Reviewed by Ian Thomas Shaw
The premise of a young man seeking to uncover the circumstances of his refugee father's death immediately drew me to The Only Café. More so since the father's backstory was amid the intrigues of the Lebanese Civil War, a subject of decades of personal interest. So it was that I embarked on a reading of Linden MacIntyre's latest novel with a great deal of gusto, and was not disappointed.
The plot centres around a father and son, largely strangers to each other. Pierre Cormier (né Haddad), the father, is a high-flying Toronto lawyer who mysteriously disappears amid a corporate scandal, for which he is on his way to be scapegoated. When irrefutable evidence of Pierre's death surfaces five years later, his son Cyril is called upon, as a condition in his father's will, to organize a roast for him at a dingy west-side bar. The guest list is short. Just a few members of Pierre's inner circle and a certain Ari, whom no one seems to know and who has neither a last name or address. Cyril, now an intern at a major television network, uses his budding journalistic skills to track Ari down at the bar, The Only Café, and discovers that yes, the man knew his father and that Ari is a former Israeli soldier and possibly linked to his father's past in war-torn Lebanon.
The plot is driven forward by Cyril's investigation into the disappearance of his father and nicely complemented by flashback passages to Pierre's involvement in the Lebanese civil war. We discover the tragic circumstances that land the young Pierre in a Christian militia intent on ridding Lebanon of the PLO. Here, MacIntyre, a seasoned foreign correspondent, demonstrates an intimate knowledge of Lebanon. His Lebanon passages brim with action and suspense and are by far the best parts of the novel.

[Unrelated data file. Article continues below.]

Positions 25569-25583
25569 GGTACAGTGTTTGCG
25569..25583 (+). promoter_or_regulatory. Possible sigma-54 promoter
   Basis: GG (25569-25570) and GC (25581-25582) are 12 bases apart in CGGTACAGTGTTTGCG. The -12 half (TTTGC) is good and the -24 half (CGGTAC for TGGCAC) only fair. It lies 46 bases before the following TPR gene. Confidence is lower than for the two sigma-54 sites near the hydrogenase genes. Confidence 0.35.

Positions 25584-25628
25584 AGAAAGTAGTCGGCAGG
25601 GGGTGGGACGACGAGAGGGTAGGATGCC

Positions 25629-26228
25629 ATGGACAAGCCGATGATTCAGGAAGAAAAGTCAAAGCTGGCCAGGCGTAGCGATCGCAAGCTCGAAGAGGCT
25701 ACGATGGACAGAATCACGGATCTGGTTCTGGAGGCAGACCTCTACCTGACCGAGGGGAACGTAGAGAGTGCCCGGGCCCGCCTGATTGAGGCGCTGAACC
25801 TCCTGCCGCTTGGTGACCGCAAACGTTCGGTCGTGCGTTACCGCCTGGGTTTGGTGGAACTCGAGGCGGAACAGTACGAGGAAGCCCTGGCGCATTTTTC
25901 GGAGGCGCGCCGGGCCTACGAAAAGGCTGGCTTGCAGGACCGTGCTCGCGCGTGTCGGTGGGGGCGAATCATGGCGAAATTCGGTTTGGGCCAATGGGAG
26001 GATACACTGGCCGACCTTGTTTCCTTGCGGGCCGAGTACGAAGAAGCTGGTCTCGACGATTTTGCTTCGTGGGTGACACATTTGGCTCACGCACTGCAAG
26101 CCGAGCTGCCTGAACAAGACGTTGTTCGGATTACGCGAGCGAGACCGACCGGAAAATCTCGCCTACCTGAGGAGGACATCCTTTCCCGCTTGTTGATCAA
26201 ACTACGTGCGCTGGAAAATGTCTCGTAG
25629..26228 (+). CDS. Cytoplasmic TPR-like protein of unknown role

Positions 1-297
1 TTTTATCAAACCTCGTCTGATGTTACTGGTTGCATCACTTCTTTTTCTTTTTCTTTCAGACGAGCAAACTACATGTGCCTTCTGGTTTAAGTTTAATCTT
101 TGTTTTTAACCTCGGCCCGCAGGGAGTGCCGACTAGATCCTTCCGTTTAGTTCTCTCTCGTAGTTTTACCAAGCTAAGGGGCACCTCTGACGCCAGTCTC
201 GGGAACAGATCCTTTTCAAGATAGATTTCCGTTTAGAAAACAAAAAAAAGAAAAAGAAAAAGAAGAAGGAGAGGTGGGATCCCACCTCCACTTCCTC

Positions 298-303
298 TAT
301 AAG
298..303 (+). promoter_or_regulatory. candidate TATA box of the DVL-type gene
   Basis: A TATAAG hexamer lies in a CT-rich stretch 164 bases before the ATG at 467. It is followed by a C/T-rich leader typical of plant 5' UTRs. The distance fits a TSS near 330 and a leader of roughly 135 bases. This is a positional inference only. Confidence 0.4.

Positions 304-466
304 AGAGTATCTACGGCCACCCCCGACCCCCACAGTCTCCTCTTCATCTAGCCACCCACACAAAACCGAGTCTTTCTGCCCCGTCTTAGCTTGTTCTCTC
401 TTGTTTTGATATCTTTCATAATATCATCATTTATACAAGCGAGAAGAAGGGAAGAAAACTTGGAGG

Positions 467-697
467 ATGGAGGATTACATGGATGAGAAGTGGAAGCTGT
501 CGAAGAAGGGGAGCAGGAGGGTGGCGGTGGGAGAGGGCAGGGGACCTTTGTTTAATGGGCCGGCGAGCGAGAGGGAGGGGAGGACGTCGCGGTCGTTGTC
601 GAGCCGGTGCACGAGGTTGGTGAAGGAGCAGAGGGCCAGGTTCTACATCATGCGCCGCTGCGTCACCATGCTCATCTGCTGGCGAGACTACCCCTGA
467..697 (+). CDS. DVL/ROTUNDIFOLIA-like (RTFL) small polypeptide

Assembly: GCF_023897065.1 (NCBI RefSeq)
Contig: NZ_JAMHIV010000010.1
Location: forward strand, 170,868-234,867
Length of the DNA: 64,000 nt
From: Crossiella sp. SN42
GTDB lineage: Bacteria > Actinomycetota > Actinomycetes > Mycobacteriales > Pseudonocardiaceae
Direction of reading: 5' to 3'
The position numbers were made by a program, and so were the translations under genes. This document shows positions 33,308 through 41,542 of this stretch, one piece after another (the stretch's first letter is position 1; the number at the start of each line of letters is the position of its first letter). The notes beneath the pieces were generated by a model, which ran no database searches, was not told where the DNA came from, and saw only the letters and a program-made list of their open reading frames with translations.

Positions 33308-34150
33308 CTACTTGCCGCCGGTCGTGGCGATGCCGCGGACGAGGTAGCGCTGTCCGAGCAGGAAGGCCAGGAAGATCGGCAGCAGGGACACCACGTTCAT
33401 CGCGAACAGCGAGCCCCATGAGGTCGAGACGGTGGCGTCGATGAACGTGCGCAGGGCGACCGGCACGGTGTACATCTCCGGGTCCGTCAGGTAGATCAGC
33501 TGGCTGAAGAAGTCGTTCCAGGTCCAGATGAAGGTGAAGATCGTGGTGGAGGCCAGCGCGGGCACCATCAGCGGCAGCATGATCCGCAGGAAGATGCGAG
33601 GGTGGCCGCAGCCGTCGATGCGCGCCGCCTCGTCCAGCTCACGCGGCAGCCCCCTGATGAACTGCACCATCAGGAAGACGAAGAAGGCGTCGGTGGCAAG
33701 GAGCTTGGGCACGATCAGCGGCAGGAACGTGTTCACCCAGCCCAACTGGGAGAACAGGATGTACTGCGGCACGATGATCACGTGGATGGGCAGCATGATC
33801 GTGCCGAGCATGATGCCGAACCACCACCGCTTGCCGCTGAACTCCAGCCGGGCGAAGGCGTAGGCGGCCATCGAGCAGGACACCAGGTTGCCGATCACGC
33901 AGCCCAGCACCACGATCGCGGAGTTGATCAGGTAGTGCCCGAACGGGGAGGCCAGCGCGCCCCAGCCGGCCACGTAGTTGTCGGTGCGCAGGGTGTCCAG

There is, however, a disparity in MacIntyre's writing and character development. While the character of Pierre emerges as flawed but intensely strong, attractive and constantly faced with life-and-death issues, his son/co-protagonist Cyril comes over as confused, trivialized and emasculated by the women around him: an overbearing mother, an ambitious on-and-off girlfriend, and a sexual-exploiting older female boss. This dichotomy sidelines the more impactful chapters of the novels, and when the readers feel that they should be rooting for Cyril, his haplessness puts them off.
The novel falls short in a few other minor areas, chiefly, the extensive use of dialogue where exposition could have moved the plot along at a better pace, the lack of depth given to the female characters, and a rushed ending, stopping short of a fitting climax. These are minor blemishes on an exceptional work of fiction. Its original and interesting narrative of inescapability from the past and authentic insights into the conflict in Lebanon make it a highly recommended read.
The Only Café is published by Random House Canada.